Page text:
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I am a researcher and writer who also happens to be a lawyer. My website, Bodies of Evidence, is focused on what we know works to achieve fitness. It's based upon various bodies of evidence, rather than the latest exercise and diet fads.
At 68-years of age, my physical condition is evidence that I've done, and am doing, something right. Increasingly so, there are many others like myself.
I developed this information website because I'm passionate about the subject matter. I began bio-hacking at the age of 18, even though there wasn't such a term until recently.
Some of the current books on the market extolling the new-found benefits of exercise and diet may be new-found to the authors, but for thousands of us bio-hackers it's a reality based upon decades of personal experience -- not to mention doctors who thought outside of the box and were open to preventative health measures.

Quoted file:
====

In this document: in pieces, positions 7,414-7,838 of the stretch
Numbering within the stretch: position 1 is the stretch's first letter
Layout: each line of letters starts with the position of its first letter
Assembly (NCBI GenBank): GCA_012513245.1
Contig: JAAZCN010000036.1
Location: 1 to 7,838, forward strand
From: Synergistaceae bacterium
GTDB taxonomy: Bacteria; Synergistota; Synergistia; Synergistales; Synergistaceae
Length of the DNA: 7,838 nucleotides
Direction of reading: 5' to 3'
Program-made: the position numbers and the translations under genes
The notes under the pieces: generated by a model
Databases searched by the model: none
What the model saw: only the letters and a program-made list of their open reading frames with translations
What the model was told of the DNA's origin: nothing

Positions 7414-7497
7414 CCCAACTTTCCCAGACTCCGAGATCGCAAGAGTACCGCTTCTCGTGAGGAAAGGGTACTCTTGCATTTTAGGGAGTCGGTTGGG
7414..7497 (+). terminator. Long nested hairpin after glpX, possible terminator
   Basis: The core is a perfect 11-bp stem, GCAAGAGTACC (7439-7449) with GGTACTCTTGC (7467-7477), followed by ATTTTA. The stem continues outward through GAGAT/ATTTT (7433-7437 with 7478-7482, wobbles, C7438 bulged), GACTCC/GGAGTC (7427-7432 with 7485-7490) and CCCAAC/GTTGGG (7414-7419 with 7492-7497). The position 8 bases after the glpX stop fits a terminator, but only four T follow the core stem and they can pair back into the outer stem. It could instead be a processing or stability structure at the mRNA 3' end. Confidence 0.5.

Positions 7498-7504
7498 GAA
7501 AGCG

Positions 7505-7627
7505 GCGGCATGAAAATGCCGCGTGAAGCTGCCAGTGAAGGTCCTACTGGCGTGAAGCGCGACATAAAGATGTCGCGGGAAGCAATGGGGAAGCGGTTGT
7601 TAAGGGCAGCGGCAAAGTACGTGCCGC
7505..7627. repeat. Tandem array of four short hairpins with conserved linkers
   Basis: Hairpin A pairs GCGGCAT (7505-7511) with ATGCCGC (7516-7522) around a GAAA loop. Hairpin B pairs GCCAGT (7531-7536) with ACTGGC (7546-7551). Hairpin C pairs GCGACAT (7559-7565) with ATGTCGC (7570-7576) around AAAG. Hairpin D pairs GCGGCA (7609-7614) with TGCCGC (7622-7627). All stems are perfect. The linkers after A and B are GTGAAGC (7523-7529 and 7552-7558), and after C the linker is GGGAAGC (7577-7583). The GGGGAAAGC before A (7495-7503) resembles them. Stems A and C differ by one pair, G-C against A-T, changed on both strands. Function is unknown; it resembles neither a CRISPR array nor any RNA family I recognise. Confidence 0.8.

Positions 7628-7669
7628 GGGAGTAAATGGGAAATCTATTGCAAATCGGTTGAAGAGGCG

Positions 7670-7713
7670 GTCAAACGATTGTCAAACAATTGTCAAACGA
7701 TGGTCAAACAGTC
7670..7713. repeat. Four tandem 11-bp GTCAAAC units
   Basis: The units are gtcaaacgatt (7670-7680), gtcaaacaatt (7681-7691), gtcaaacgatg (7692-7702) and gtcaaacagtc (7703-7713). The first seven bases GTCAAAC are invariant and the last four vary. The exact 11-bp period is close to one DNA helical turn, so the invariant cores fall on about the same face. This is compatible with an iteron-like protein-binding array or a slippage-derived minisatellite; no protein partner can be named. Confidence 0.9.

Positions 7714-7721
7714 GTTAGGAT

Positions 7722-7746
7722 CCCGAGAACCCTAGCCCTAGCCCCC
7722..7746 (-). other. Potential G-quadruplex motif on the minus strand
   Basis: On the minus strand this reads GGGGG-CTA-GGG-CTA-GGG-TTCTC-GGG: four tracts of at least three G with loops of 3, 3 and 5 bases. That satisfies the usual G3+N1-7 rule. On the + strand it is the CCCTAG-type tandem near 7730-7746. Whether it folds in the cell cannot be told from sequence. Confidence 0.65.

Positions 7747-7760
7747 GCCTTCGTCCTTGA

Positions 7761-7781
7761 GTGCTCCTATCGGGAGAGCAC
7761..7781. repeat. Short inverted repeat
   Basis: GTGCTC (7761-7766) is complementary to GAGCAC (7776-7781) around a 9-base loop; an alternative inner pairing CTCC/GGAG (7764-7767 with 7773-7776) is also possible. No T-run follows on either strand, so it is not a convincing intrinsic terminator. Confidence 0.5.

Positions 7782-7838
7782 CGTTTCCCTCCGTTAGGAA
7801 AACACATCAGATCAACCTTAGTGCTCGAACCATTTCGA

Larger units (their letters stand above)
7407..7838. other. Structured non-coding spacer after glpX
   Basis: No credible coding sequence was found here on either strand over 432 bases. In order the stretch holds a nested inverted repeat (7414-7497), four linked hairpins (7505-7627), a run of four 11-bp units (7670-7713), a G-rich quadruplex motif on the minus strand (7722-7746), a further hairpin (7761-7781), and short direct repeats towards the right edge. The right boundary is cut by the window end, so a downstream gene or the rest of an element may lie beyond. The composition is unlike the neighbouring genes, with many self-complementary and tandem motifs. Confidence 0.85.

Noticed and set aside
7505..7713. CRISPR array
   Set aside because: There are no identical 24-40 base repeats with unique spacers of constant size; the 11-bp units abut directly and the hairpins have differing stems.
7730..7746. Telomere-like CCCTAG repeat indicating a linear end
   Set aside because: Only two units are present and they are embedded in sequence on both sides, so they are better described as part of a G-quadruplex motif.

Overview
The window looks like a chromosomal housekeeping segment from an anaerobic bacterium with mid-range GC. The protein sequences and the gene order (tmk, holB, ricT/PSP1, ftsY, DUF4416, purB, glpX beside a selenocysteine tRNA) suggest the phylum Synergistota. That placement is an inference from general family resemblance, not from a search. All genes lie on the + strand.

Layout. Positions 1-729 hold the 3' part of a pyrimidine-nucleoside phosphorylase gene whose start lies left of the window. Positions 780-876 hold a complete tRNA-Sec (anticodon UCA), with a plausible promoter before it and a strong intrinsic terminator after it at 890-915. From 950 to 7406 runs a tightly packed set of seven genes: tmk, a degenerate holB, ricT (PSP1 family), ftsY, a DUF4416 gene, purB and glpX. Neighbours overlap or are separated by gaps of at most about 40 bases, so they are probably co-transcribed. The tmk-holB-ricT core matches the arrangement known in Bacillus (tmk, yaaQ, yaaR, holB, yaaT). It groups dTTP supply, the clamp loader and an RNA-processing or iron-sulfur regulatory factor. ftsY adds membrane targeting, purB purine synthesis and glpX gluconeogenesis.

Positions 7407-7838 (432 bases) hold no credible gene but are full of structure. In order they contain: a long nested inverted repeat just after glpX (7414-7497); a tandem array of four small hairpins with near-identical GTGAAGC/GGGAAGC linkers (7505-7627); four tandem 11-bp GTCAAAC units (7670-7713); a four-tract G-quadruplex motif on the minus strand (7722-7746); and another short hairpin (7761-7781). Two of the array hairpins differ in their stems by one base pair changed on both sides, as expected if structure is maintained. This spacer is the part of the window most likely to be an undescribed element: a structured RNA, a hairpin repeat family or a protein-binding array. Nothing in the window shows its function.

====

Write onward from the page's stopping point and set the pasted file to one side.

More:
At the age of 40, I enrolled in college to pursue a degree in biochemistry because I wanted to research elite athletes and write about those findings. In my junior year I changed majors and decided to become a lawyer. But, one thing never changed -- my passion for science and dedication to a lifestyle of fitness.
For decades doctors have inevitably inquired about my state of health. Because of the degree of interest, I considered writing a book on the subject, but decided to develop this website instead. It much easier to update a website page on a particular subject than hope a first-edition book was popular enough to support a second.
community is decades behind those of us who experimented with exercise,
diet, and supplements over the years. We may not have understood how something